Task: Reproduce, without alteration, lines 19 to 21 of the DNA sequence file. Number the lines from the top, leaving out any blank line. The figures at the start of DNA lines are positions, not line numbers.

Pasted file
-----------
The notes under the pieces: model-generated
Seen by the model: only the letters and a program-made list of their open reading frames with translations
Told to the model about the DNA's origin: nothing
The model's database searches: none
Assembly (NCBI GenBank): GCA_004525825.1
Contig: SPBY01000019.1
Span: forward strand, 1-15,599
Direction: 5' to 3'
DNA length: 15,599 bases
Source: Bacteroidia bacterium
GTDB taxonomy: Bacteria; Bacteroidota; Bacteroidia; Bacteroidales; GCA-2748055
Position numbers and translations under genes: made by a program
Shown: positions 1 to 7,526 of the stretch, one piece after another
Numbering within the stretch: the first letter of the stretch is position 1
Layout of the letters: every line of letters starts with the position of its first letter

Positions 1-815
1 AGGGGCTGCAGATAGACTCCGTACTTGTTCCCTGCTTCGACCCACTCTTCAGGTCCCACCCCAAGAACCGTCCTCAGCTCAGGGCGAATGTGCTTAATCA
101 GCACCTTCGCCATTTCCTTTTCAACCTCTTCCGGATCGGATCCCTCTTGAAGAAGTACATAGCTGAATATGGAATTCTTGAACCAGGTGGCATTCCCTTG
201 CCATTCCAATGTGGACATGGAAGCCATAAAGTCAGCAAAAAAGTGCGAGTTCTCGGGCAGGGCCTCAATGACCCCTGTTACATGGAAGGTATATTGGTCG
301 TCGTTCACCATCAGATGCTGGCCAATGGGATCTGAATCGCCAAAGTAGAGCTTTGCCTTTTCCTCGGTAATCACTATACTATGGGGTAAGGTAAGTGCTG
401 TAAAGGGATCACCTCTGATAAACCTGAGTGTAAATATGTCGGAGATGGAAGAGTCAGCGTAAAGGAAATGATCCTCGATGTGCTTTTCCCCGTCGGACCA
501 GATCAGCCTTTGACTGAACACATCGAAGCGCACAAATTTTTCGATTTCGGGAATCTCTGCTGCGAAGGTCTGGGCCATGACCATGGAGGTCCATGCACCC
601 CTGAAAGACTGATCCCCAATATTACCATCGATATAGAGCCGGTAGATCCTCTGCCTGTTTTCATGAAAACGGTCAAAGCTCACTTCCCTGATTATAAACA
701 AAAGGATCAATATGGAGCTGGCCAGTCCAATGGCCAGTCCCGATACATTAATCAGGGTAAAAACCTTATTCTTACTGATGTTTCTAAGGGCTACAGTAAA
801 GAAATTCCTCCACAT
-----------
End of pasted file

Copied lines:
201 CCATTCCAATGTGGACATGGAAGCCATAAAGTCAGCAAAAAAGTGCGAGTTCTCGGGCAGGGCCTCAATGACCCCTGTTACATGGAAGGTATATTGGTCG
301 TCGTTCACCATCAGATGCTGGCCAATGGGATCTGAATCGCCAAAGTAGAGCTTTGCCTTTTCCTCGGTAATCACTATACTATGGGGTAAGGTAAGTGCTG
401 TAAAGGGATCACCTCTGATAAACCTGAGTGTAAATATGTCGGAGATGGAAGAGTCAGCGTAAAGGAAATGATCCTCGATGTGCTTTTCCCCGTCGGACCA